Pounds to Naira

Did you know the pound was the currency of Nigeria early 90s? Well it was. Nigeria used the British West African pound for some time before Naira was introduced.

The British West African pound was equal to the pound sterling and like the pound sterling; it was subdivided into 20 shillings, each of 12 pence.

Don’t get it twisted. The pound sterling commonly known as the pound is the official currency of the United Kingdom and some other countries.

The complete official name -pound sterling- is used mainly in formal contexts or when it is essential to distinguish the United Kingdom currency from other currencies with the same name. Otherwise the term pound is normally used.

Pound sterling is said to be the world’s oldest currency still in use and which has been in continuous use since its inception.

Sterling is one of the most-traded currencies in the foreign exchange market. Also, it is among the most-held reserve currency in global reserves.

The Nigerian pound was equal in amount, status and character with the British Pound. The decimal naira later replaced it at a rate of 1 pound = 2 naira

History says Nigeria was the last country to abandon the £sd currency system.

Confused huh? Don’t be. The £sd currency system sometimes expressed as “Lsd” is the identity of the pre-decimal currencies. The currencies were once common throughout Europe, most common in the British Isles and as such, gained popularity in many countries of the British Empire, and then, the Commonwealth.

The naira was introduced on 1 January 1973, replacing the pound at a rate of 2 naira = 1 pound. Since then, the relationship between the new Nigerian currency and the pound sterling has been of interest to Nigerians.

Just about everyone wants to know how much naira are obtainable in 1 pound, how to convert pounds to naira, and naira to pounds.

Thanks to the internet, many sites offer steady update of the value and exchange rate between naira and pounds.

Yet, many simply believed that converting pounds to naira, is too intricate and should be abandoned as a task for economist and their likes.

Anyway, there’s absolutely, no big deal in converting pounds to naira. It’s all about knowing how much the pound is worth in terms of the naira.

Nevertheless, you ought to know the codes, symbols and dividing manner of both currencies. That will aid your understanding of the pounds to naira conversion.

The code for the British pound is GBP (Great Britain Pound) that of the Nigerian Naira is NGN.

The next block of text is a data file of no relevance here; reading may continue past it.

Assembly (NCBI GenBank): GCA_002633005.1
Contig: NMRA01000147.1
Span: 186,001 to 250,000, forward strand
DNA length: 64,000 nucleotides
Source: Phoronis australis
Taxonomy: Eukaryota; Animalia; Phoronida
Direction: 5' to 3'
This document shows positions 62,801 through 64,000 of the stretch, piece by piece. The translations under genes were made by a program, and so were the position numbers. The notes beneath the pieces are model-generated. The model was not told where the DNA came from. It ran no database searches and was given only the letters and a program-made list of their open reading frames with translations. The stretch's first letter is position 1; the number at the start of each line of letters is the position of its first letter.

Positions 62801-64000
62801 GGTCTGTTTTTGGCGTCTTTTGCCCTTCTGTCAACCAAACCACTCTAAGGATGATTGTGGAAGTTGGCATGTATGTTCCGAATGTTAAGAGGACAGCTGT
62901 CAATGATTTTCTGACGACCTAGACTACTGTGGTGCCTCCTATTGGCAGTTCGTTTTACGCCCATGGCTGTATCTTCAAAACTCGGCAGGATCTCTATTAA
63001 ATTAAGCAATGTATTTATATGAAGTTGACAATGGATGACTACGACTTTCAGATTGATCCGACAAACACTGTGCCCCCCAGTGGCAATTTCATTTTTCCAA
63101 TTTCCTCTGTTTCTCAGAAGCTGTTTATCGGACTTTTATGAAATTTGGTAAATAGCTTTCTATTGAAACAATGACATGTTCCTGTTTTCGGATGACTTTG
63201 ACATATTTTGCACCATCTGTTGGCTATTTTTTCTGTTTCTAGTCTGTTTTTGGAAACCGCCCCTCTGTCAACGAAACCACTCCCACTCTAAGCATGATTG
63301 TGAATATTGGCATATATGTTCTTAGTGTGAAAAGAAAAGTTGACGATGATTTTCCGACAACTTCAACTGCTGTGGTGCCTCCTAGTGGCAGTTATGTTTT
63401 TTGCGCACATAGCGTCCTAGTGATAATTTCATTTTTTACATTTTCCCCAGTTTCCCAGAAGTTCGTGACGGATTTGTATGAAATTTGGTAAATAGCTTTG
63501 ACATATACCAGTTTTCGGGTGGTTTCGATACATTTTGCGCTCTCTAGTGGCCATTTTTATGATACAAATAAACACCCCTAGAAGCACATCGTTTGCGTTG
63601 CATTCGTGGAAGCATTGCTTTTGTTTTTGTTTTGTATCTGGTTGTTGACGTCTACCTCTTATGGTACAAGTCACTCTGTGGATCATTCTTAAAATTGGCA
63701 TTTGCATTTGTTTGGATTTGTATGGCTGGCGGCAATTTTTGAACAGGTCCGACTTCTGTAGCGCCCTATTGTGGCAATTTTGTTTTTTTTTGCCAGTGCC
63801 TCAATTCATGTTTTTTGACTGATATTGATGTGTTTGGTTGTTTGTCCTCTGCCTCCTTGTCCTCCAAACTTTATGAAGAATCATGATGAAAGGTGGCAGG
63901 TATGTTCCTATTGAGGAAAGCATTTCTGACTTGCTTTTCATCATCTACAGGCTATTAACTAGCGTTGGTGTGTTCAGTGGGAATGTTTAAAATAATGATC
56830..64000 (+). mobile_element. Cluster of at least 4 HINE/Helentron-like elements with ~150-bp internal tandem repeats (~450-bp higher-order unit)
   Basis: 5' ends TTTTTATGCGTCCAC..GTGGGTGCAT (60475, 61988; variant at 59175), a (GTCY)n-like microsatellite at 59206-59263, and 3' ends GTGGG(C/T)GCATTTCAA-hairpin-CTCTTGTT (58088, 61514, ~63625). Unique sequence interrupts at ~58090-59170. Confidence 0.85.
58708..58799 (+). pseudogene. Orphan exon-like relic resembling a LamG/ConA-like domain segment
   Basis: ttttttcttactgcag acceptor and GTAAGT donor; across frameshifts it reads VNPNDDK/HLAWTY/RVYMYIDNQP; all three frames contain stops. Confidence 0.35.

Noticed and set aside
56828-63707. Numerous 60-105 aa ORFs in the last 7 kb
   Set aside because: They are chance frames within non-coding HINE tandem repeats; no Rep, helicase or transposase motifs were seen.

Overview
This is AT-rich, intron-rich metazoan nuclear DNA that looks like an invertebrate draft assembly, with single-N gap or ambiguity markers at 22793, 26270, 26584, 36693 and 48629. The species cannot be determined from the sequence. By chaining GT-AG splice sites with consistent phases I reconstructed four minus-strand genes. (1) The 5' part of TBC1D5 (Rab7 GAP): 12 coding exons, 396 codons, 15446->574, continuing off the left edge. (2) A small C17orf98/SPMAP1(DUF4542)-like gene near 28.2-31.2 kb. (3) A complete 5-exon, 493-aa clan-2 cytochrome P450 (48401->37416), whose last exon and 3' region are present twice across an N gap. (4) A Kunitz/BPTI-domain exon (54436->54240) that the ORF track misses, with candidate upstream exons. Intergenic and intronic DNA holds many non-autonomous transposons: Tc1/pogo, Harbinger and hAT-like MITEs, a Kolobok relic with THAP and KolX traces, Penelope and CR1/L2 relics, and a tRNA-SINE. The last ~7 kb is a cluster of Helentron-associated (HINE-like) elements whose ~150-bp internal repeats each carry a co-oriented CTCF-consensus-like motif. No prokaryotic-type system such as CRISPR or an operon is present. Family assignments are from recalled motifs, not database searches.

The Symbol for the British Pound is £, whereas the Nigerian Naira symbol is N.

While the Naira is divided into 100 kobo, the pound is divided into 100 pence.

For 2016, one Nigerian Naira has equaled an average of £0.003, a minimum of £0.002, and a maximum of £0.004.

As of the time this report was filed, 8th of July 2016, pounds to naira was at 1 GBP = 365.1519 NGN. That is, 1 pound equals 365.1519 Nigerian naira.

The GBP NGN (pounds to naira) exchange rate from Monday 11th of January 2016 to Wednesday 6th of July 2016 was on an average of 294.0096 NGN for 1 pound over this period.

The highest point of the pounds to naira exchange rate was on the 23rd day of June 2016. 1 pound was exchanged for 423.9434 NGN.

Also, the lowest pound to naira exchange rate was on 26th February 2016. For 1 pound, you’d get 275.9924 NGN.

From the forgoing, you’ve probably, already grasped that the naira to pounds naira talks are all about what financial experts would refer to as ‘Foreign exchange rate.’

Yes, it is. The term refers to the numerical value of the domestic currency of one country at any given time, in relation to those countries with which the country has trade links.

Quite obvious, the exchange rate is seen as an instrument that informs the economic management ability of a nation.

In Nigeria, the exchange rate policy has experienced changes right from the post-independence era. Then, the country maintained a fixed parity with the British pound throughout the oil boom of the 1970’s.

The economy almost died between 1982 and 1985. Thus, the currency floated in 1986. The naira was allowed to fluctuate against the pound in response to foreign-exchange market mechanisms.

Experts believes that the economic and political decisions made to support the exchange rate policy, triggered effects that saw the structural evolution of the economy, inflation and even real income. .